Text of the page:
Witt et al v. Property & Casualty Insurance Company of Hartford

Filing 21

ORDER granting 12 Defendant's Motion for Partial Summary Judgment on all three counts; signed by Judge Ronald B. Leighton.(DN)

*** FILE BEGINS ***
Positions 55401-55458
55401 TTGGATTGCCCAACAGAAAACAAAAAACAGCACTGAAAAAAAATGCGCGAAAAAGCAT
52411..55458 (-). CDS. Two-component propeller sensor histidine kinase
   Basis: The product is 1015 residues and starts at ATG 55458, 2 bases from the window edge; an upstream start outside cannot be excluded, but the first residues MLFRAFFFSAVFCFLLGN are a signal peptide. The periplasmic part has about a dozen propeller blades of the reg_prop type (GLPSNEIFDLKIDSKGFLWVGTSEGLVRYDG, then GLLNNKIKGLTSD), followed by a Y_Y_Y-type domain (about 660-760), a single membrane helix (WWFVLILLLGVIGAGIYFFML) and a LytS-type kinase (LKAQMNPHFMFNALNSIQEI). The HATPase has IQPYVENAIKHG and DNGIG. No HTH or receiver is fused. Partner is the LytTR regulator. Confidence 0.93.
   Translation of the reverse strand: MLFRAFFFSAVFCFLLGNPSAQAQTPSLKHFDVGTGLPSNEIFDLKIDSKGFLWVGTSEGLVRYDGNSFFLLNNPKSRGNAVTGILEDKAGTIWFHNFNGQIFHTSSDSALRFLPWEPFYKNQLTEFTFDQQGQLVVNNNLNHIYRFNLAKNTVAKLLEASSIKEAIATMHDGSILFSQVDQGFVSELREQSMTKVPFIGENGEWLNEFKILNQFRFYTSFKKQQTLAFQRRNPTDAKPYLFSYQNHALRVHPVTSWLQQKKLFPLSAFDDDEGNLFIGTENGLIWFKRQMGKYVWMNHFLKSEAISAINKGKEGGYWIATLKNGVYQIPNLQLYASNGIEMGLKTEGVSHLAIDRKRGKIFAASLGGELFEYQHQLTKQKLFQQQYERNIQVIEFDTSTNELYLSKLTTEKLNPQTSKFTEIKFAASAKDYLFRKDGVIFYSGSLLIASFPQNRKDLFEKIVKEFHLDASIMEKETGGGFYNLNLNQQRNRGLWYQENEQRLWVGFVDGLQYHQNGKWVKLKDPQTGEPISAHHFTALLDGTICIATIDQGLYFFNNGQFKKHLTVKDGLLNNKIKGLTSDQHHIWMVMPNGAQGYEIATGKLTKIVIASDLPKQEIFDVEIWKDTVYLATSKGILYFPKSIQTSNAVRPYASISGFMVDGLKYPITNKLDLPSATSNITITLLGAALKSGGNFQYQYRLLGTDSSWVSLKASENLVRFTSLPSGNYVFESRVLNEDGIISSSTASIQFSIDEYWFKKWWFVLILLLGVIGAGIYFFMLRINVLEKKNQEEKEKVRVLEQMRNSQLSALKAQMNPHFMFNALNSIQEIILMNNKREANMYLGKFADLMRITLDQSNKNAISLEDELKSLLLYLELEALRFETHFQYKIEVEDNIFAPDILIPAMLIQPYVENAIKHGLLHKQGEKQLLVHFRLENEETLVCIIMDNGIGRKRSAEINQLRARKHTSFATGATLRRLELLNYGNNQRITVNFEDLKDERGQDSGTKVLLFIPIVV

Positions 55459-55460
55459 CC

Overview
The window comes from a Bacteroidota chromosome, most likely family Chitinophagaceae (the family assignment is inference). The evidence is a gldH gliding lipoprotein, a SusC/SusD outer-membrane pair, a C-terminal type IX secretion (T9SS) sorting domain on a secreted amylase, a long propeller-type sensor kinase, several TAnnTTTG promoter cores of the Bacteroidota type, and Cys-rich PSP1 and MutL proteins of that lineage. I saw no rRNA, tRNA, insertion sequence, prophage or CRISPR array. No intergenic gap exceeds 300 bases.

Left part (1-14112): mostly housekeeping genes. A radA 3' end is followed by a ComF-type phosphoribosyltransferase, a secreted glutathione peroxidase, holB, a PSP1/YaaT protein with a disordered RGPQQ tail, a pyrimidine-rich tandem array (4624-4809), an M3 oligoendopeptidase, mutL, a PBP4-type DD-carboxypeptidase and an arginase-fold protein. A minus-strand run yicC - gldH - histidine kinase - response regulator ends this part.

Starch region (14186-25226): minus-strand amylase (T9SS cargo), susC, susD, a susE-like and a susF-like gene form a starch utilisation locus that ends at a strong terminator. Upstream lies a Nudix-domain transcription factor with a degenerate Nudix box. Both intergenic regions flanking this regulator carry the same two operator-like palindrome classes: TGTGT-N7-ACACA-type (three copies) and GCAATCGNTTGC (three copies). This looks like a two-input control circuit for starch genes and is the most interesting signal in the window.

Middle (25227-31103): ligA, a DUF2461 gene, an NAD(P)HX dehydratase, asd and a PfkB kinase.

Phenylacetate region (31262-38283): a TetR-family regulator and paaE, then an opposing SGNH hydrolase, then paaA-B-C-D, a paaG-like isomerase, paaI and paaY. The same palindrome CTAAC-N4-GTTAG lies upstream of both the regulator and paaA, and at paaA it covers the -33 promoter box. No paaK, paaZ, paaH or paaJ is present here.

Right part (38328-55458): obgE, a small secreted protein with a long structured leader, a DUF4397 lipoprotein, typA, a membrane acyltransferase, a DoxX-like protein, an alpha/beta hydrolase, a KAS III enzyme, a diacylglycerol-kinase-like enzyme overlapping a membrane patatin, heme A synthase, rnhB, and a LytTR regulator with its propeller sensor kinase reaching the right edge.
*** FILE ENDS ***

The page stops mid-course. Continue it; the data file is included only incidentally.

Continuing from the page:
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1 HONORABLE RONALD B. LEIGHTON 2 3 4 5 6 UNITED STATES DISTRICT COURT WESTERN DISTRICT OF WASHINGTON AT TACOMA 7 8 KENNETH W WITT & KIT WITT, CASE NO. C16-5202-RBL 9 Plaintiffs, 10 v. ORDER GRANTING DEFENDANT’S MOTION FOR PARTIAL SUMMARY JUDGMENT 11 12 PROPERTY & CASUALTY INSURANCE COMPANY OF HARTFORD, 13 Defendant. 14 15 THIS MATTER is before the Court on Defendant Hartford’s Motion for Partial Summary 16 Judgment on Plaintiff Witts’ contract claims. [Dkt. #12]. The Witts purchased a Hartford 17 homeowners policy for their home, which was damaged by fire in February, 2015. Hartford has 18 paid more than $650,000 for the claim. The case (and this motion) involves three areas of 19 continued dispute over Hartford’s obligations under the policy: 20 (1) The policy covered the structure for $251,000 (“Coverage A”), which was extended if 21 the structure was replaced. Hartford argues that the extended replacement limit is capped at 1.5 22 times the stated coverage, or $376,500. The Witts claim that the coverage was extended for an 23 additional 1.5 times the stated structure coverage, or [$251,000 + (1.5 x 251,000)] = $627,500. 24 ORDER GRANTING DEFENDANT’S MOTION FOR PARTIAL SUMMARY JUDGMENT - 1 1 Hartford argues that this is a plain vanilla contract construction issue and that the Witts’ reading 2 is wrong as a matter of law. The Witts argue that the contract is unambiguous and that their 3 reading is correct, and that if it is ambiguous it must be construed in their favor. 4 (2) The policy included an additional living expenses, or ALE, coverage. The Witts claim 5 that Hartford’s adjuster agreed to pay them $1400 per month to live in a cabin on the property, in 6 lieu of paying them significantly more to live in a rental home. In reliance on that promise, they 7 refurbished the cabin to make it livable. 8 The Witts’ claim depends on their public adjuster’s claim that the promise was made, and 9 their own claim that they reasonably relied on it. Hartford ultimately paid $5650 for this work, 10 but denies that it ever agreed or promised to pay the Witts any monthly amount to live in their 11 own cabin. Hartford argues that the policy is clear that ALE coverage is triggered only where 12 such expenses are actually incurred, that they consistently told the Witts this, and that there is no 13 evidence in support of the Witt’s claim. 14 (3) The policy included an “ordinance and law” coverage, which pays for cost increases 15 due to building code enforcement. The Witts claim they incurred additional costs (a total of 16 $54,200, of which Hartford has paid $32,350) due to code compliance. The Witts therefore claim 17 an additional $21,850 for increased code compliance costs. Hartford claims that it already 18 characterized repair costs that would not have otherwise been payable (due to the cap discussed 19 above) as code costs, and denies that it owes any additional amounts. It claims there is no 20 support for the Witts’ additional code claim as a matter of law. 21 A. Summary Judgment Standard. 22 Summary judgment is proper “if the pleadings, the discovery and disclosure materials on 23 file, and any affidavits show that there is no genuine issue as to any material fact and that the 24 movant is entitled to judgment as a matter of law.” Fed. R. Civ. P. 56(c). In determining ORDER GRANTING DEFENDANT’S MOTION FOR PARTIAL SUMMARY JUDGMENT - 2 1 whether an issue of fact exists, the Court must view all evidence in the light most favorable to 2 the nonmoving party and draw all reasonable inferences in that party’s favor. Anderson Liberty 3 Lobby, Inc., 477 U.S. 242, 248-50 (1986); Bagdadi v. Nazar, 84 F.3d 1194, 1197 (9th Cir. 1996). 4 A genuine issue of material fact exists where there is sufficient evidence for a reasonable 5 factfinder to find for the nonmoving party. Anderson, 477 U.S. at 248. The inquiry is “whether 6 the evidence presents a sufficient disagreement to require submission to a jury or whether it is so 7 one-sided that one party must prevail as a matter of law.” Id. At 251-52. The moving party 8 bears the initial burden of showing that there is no evidence which supports an element essential 9 to the non-movant’s claim. Celotex Corp. v. Catrett, 477 U.S. 317, 322 (1986). Once the 10 movant has met this burden, the nonmoving party then must show that there is a genuine issue 11 for trial. Anderson, 477 U.S. at 250. If the nonmoving party fails to establish the existence of a 12 genuine issue of material fact, “the moving party is entitled to judgment as a matter of law.” 13 Celotex, 477 U.S. at 323-24. 14 There is no requirement that the moving party negate elements of the non-movant’s case. 15 Lujan v. National Wildlife Federation, 497 U.S. 871, 110 S. Ct. 3177, 111 L. Ed. 2d 695 (1990). 16 Once the moving party has met its burden, the non-movant must then produce concrete evidence, 17 without merely relying on allegations in the pleadings, that there remain genuine factual issues. 18 Anderson v. Liberty Lobby, Inc., 477 U.S. 242, 248, 106 S.Ct. 2505 (1986). 19 B. Coverage A included a 150% cap, not an additional 150% coverage, for structure replacement. 20 There can be no dispute about the terms of the policy, despite the fact that it requires the 21 reader to look in multiple places to find those terms. It states: 22 23 24 ORDER GRANTING DEFENDANT’S MOTION FOR PARTIAL SUMMARY JUDGMENT - 3 1 2 3 [Dkt. #113-15 at 31] The asterisk refers the reader to an endorsement, which provides that the 4 entry “may be left blank if shown elsewhere in the coverage.” Hartford claims that the 5 applicable “elsewhere” is the Policy Declarations, which provide that the “additional limits 6 coverage” is “CAP 1.5.” See Dkt. #13-15 at 4. 7 The Witts claim that this coverage provides an additional 1.5 times the base structure 8 coverage of $251,000—or a total of 2.5 times the stated coverage. But there is no legal or logical 9 support for this argument. 10 The word “additional” does not appear in the coverage; instead, in the event of 11 replacement (rebuilding), the limit is increased, but shall not exceed “[1.5] times the amount 12 [$251,000] shown” in the Declarations. There is no other way to reasonably read this 13 unambiguous provision: the increased replacement coverage is capped at 1.5 times the base 14 coverage. $251,000 times 1.5 is $376,500. There is no support for the claim that the limit is 15 increased by an additional 1.5 times the base amount. Hartford’s reading is correct, as a matter 16 of law, and the Witts’ is not. Hartford’s motion for partial summary judgment on the applicable 17 replacement coverage is GRANTED. 18 C. The Witt’s ALE claim fails as a matter of law. 19 The Witts’ claim $1400 per month in “loss of use,” or Alternate Living Expenses, for 20 living in the cabin on their property. They do not dispute that the policy’s ALE coverage applies 21 only where the additional living expense is actually incurred. They claim instead that, at an 22 unspecified time, an unidentified Hartford adjuster promised their public adjuster that the insurer 23 would pay them to stay in their cabin. There is no claim or evidence that the promise was 24 ORDER GRANTING DEFENDANT’S MOTION FOR PARTIAL SUMMARY JUDGMENT - 4 1 written. Specifically, their public adjuster, Jack Thomas, claims the “Hartford adjuster” promised 2 that Hartford would pay the Witts $1400 per month to live in the cabin, and that in reliance on 3 that promise the Witts spent almost $6000 making it livable. Then, Thomas claims, Hartford 4 reneged on that promise: 5 6 7 8 9 [Dkt. #16 at 3] 10 Kit Witt’s declaration confirms that any promise was made to Thomas, and not to her: 11 12 13 14 [Dkt. #17 at 2] 15 Hartford denies that it or its adjuster did or would make such a promise, given the 16 policy’s clear language. Thomas’s own documents undermine his vague claim that there was 17 such an agreement. Some five months after the fire, after the cabin renovations had been 18 completed, and after the Witts moved in, (and after Thomas had corresponded with Hartford on 19 various other matters, without mentioning any promise) Thomas contacted Hartford’s adjuster 20 about the loss. He wrote: 21 22 The loss of use matter remains unresolved. Again, the insured will agree to a rental allowance of $1500 per month. . . . They will stay in the cabin on the property, but only if you agree to the $1500 rental allowance. 23 [Dkt. # 13-5 at 2 (emphasis added)]. 24 ORDER GRANTING DEFENDANT’S MOTION FOR PARTIAL SUMMARY JUDGMENT - 5 1 This is not evidence of Hartford’s past promise to pay $1400 per month; it is evidence 2 that, the through their public adjuster, the Witts offered to stay in the cabin if Hartford agreed to 3 pay $1500 them per month. Hartford’s adjuster, Baldwin, promptly rejected that offer, because 4 the policy did not cover alternate living expenses that were not actually incurred: 5 6 7 8 9 10 [Dkt. #13-6]. There is no evidence or claim that Hartford ever agreed to pay such an amount at a later date, though it is apparent that the Witts continued to live in the cabin. On October 19, Thomas again raised the issue of the ALE, both with respect to the $1400 and to the cabin refurbishment costs: 11 12 13 14 15 16 [Dkt. #13-9] Hartford claims they did not get the letter for about a month. In any event, on October 21, Baldwin similarly asked Thomas to document the cabin refurbishment costs: 17 18 19 20 21 22 23 24 [Dkt. #13-8] It is undisputed that these costs (after some adjustment) were paid in December, 2015. Shortly before she retired, Baldwin informed Thomas of the payment: ORDER GRANTING DEFENDANT’S MOTION FOR PARTIAL SUMMARY JUDGMENT - 6 1 2 3 4 [Dkt. # 13-10] 5 The Witts argue that Hartford is estopped from denying its promise to pay $1400 per 6 month because they relied on that promise to refurbish the cabin. Hartford argues that equitable 7 estoppel cannot create coverage where none existed. See Baker v. The Pheonix Ins. Co., 2013 8 WL 3208564 (W.D. Wa. 2013) and the cases cited therein. [Cited by Hartford in its Reply; Dkt. 9 # 19 at 5]. It also argues that the Witts cannot establish the requirements for estoppel, in any 10 event: they cannot show reasonable reliance on the vague promise to a third party that they 11 allege, and they certainly cannot claim they relied on any such promise after their offer to accept 12 $1500 per month was rejected on July 27, 2015. [See also Dkt. #13 at Exhibits 7 and 8]. Their 13 investment in the cabin is not reliance because Harford promptly reimbursed them for those costs 14 when they were presented, presumably under the ALE coverage. 15 The Witts’ claim for ALE coverage in the form of $1400 per month for living in the 16 cabin on their property is unsupportable as a matter of law. Hartford’s Motion for summary 17 judgment on this claim is GRANTED, and that claim is dismissed with prejudice. 18 D. Code compliance. 19 Hartford’s policy provided an additional coverage for code compliance and related costs, 20 which was limited to an additional 10% of “Coverage A.” The basis of the Witts’ code cost claim 1 21 is not clear . Their Response asserts only that the number sought and the number paid are not the 22 same. It does not articulate, or demonstrate, any discrepancy, and it does not address the fact that 23 1 Indeed, it is not entirely clear that they continue to assert this claim at all. Footnote 2 in 24 their Response concedes that the code claim has been “paid in full.” [Dkt. # 15 at 5, note 2]. ORDER GRANTING DEFENDANT’S MOTION FOR PARTIAL SUMMARY JUDGMENT - 7 1 the code compliance limit is $37,650 (10% of the increased Coverage A), which more than 2 Hartford paid but far less than they seek. Instead, they argue only: 3 4 5 [Dkt. #15 at 9] Adjuster Thomas’s testimony in support of this claim is similarly conclusory: 6 7 8 9 10 11 12 13 14 [Dkt. # 16 at 4]. This is an argument, or a conclusion; it is not evidence. The Witts have not established that Hartford breached its contract to cover increased code compliance costs. Hartford’s Motion for Summary Judgment on this claim is GRANTED. 15 16 17 18 *** Hartford’s Motion for Partial Summary Judgment on all three issues is GRANTED. IT IS SO ORDERED. Dated this 19th day of January, 2017. 19 20 A 21 Ronald B. Leighton United States District Judge 22 23 24 ORDER GRANTING DEFENDANT’S MOTION FOR PARTIAL SUMMARY JUDGMENT - 8